Sections 52 to 54 of the MRTP Act lay down the law to penalize developers for irregular constructions and regularize unauthorized work.

A 1985 Government circular empowers the civic body with the right to impose a fine on the accused to regularize work carried out beyond the approved plans and the penalty amount can range between 5% and 15% (in four categories) of the Ready Reckoner Rate of the building. The amount is charged on a premium, 25% on the land rates of the project. But the new verdict has now revised the rates, starting from 20% and going up to 100% in the fourth category. "The rise will have a major impact (and act as a deterrent) as even the Ready Reckoner Rates have also gone up manifolds," said an official.

Municipal commissioner Subodh Kumar, who knows regularizing illegal floors in buildings could be a source of big money for the BMC, has also introduced changes in two other categories of the penalty. First, a 30% fine for "change of utility in approved buildings", and a second penalty for alterations, such as illegally added cabins and partitions and unauthorized excavation of project foundations. This last category will invite a fine of Rs 425 per sq m from the earlier Rs 400 per sq m, with the amount slated for a rise by 5% every year.

The commissioner has issued a set of 11 rules that nullified the practice of allowing the regularization of illegal floors and filing of a police case for work beyond permissible limit.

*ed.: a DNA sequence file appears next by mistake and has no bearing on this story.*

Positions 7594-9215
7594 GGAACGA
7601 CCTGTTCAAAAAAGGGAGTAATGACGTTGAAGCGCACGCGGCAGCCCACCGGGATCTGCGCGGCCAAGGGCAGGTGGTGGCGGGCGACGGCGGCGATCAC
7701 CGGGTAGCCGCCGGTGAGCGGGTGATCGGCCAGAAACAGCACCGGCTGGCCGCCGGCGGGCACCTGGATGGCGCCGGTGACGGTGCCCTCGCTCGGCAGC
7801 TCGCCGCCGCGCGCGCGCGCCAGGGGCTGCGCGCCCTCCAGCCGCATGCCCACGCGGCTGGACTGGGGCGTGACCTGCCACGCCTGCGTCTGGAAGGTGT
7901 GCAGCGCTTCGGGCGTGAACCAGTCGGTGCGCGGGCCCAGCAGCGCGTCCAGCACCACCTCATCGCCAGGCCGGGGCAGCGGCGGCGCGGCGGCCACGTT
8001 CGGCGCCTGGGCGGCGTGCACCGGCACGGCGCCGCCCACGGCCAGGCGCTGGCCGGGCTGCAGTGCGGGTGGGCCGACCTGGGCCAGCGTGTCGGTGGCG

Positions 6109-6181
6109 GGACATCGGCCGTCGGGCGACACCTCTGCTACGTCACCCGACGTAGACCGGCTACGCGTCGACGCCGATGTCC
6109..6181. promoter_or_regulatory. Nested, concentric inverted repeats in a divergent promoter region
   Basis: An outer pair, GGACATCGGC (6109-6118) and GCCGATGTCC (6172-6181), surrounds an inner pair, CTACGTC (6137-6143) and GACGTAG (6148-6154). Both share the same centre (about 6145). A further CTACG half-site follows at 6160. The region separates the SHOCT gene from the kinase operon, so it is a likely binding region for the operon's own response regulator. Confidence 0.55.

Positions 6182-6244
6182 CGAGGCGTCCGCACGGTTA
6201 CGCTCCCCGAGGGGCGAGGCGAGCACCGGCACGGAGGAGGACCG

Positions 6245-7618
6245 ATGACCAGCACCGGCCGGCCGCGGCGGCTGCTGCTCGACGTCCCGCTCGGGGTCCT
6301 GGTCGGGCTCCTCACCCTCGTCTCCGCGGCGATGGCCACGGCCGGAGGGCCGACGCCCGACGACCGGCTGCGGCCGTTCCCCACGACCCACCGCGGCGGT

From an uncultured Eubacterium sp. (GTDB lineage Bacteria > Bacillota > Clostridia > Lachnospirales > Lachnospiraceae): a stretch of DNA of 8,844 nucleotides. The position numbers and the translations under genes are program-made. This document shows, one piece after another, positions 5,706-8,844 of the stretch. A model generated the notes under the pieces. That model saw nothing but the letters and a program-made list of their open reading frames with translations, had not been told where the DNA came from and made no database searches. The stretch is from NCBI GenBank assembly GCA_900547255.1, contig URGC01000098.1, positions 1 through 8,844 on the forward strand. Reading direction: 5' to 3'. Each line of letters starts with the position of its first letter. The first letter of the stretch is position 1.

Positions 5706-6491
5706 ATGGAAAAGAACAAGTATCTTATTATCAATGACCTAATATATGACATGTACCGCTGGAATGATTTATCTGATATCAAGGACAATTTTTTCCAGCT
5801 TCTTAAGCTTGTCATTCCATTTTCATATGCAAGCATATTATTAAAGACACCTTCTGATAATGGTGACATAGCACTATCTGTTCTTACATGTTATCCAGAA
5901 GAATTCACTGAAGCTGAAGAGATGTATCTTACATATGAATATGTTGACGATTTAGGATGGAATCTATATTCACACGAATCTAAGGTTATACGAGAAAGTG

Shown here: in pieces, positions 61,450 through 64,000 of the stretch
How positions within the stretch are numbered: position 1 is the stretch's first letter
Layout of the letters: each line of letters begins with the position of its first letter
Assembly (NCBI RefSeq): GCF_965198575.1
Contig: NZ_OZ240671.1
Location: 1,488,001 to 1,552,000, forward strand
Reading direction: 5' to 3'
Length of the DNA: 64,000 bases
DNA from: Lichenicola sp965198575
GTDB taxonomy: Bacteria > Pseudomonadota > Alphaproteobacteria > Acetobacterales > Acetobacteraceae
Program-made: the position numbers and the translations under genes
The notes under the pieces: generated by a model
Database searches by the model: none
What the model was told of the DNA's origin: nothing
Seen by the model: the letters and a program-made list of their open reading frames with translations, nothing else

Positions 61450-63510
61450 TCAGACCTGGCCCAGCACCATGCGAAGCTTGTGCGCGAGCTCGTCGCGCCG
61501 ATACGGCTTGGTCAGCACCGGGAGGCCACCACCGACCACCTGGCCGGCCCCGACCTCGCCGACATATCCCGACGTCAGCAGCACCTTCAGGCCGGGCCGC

Until then, the BMC would issue a notice under Section 354 of the BMC Act and then slap another notice under Section 53 (1) of the MRTP Act, directing the developer to restore the work to the original status and also gives him time to apply for the regularization of floors.

The members of the Cooperative Housing Societies in Mumbai are required to be vigilant while handing over their Societies for redevelopment to such Developers who, by rewarding the Office Bearers and their associates, carry out the unauthorized/additional constructions for their hidden financial gains which they are not entitled to. When unauthorized constructions beyond the laws are the statutory norms of such intellectually dishonest Developers rather than the exception to the rules, the strict laws of the land have always to be upheld by taking stern actions under the laws.

Please educate yourself and caution your friendly neighbors to be vigilant from Irregularities and illegalities in Redevelopment by the Builders, Illegal gratifications showered by Builders on corrupt members of Managing Committees, Rampant Corruption in BMC, Flagrant violation of Rules and Regulations by the Builders, how to beware of Cheat and Fraud Builders and their criminal and felonious acts.


What is a Building Completion Certificate (BCC)?

Once the project is completed, the Local Authority inspects the premise on the basis of the Building Plan and awards the Building Completion Certificate if it is satisfied.

During the construction of a building, the Builder is supposed to get No-Objection Certificates from various Departments of the Local Development Authority for basic amenities such as water and electricity, stating that the building construction is not violating any norms in the area.

According to Apartment Acts of various States, after completion of a project, it is mandatory for the Builder or the owner of a Stand-Alone Property to get a Building Completion Certificate from the Local Authority to ensure the supply of basic amenities.